“It's like one big family,” Elverda said. “Our friends range from the preachers to the alcoholics and everybody in between.”

Eventually, Elverda began to write about her life in Alaska--some funny and some very serious stories about life on the homestead in the Last Frontier. She has written four books so far; and talking to her, you have no doubt that she has at least four more in her.

Unfortunately, her husband, Bob, passed away. But before he did, he and Elverda traveled the world, something that she continued to do until recently.

Elverda now lives in the senior center in Wasilla, and she stays busy. She walks every day. She quilts for charities, including Quilts of Valor and quilts for Children's Place. During COVID, she made masks.

She has 5 grandchildren, 19 great-grandchildren, and 2 great-great-grandchildren. In her hundred years of life--hundred years of wisdom--Elverda attributes her longevity to the following--and this is a great lesson for everybody: living healthy, staying active, being positive, and staying out of other people's business.

“I've loved every minute of my life,” Elverda recently said. And what a life it has been.

So, Elverda, thank you for your service to our country. Thank you for your service in the U.S. Navy in WAVES, to the great State of Alaska, and to Wasilla. Thank you for being such a positive inspiration for so many. Happy hundredth birthday from the U.S. Senate. And, of course, congratulations on the great honor of being our Alaskan of the Week.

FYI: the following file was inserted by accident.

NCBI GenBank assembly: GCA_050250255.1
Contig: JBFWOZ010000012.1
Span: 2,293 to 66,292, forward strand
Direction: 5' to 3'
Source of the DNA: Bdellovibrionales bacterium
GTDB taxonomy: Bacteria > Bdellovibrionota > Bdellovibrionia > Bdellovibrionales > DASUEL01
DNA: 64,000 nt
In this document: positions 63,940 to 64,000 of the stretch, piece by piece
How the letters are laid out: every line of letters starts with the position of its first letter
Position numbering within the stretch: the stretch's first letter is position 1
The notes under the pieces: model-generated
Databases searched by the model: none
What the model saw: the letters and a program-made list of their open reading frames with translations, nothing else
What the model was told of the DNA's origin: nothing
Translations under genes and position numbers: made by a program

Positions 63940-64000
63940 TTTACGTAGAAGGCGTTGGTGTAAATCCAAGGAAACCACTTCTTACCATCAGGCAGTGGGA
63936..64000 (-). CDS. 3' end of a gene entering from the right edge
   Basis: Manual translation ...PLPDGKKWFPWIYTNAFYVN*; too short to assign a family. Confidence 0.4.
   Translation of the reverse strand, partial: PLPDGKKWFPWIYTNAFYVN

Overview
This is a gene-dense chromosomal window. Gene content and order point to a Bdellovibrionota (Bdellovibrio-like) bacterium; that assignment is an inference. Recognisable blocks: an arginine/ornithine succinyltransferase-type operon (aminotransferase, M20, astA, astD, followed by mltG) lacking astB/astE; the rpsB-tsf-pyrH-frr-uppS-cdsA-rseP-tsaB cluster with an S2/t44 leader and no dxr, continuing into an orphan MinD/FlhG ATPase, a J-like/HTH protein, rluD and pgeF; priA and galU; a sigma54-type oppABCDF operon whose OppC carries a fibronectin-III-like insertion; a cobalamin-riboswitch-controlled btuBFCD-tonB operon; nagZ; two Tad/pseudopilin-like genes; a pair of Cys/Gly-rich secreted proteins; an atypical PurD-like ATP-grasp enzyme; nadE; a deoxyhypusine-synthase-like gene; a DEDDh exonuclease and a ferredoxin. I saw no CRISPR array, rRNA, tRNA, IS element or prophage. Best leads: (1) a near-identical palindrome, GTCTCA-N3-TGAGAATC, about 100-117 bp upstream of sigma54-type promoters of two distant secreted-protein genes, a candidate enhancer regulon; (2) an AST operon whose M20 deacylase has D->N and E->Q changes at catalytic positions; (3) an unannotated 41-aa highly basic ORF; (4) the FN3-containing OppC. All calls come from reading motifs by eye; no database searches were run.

I yield the floor.

PRESIDING OFFICER: The Senator from Rhode Island.

SENATOR SHELDON WHITEHOUSE (D-R.I.): Mr. President, I always consider it good fortune when I come to deliver remarks on the Senate floor and get to follow Senator Sullivan's Alaskan of the Week speeches.

His discussion of his constituent Elverda reminds me of a very, very dear person in my life, Florence Kerins Murray, born just a little bit ahead of Elverda--1916--but like Elverda, served in the U.S. military. She was a WAC--Women's Army Corps--lieutenant colonel and then broke, essentially, every glass ceiling you could break in Rhode Island politics and in the Rhode Island judiciary, becoming a very respected Rhode Island Supreme Court Justice.

So I will take the liberty of joining my colleague Senator Sullivan in wishing his constituent a happy birthday, but I also wanted to share the memory of a very dear Rhode Islander who I think would have gotten along very well--I would like to be a witness, a fly on the wall, to

the conversation between Florence and Elverda.

PRESIDING OFFICER: The Senator from Alaska.

SULLIVAN: To my friend and colleague from Rhode Island, I will gladly pass along your birthday greetings to Elverda. Thank you very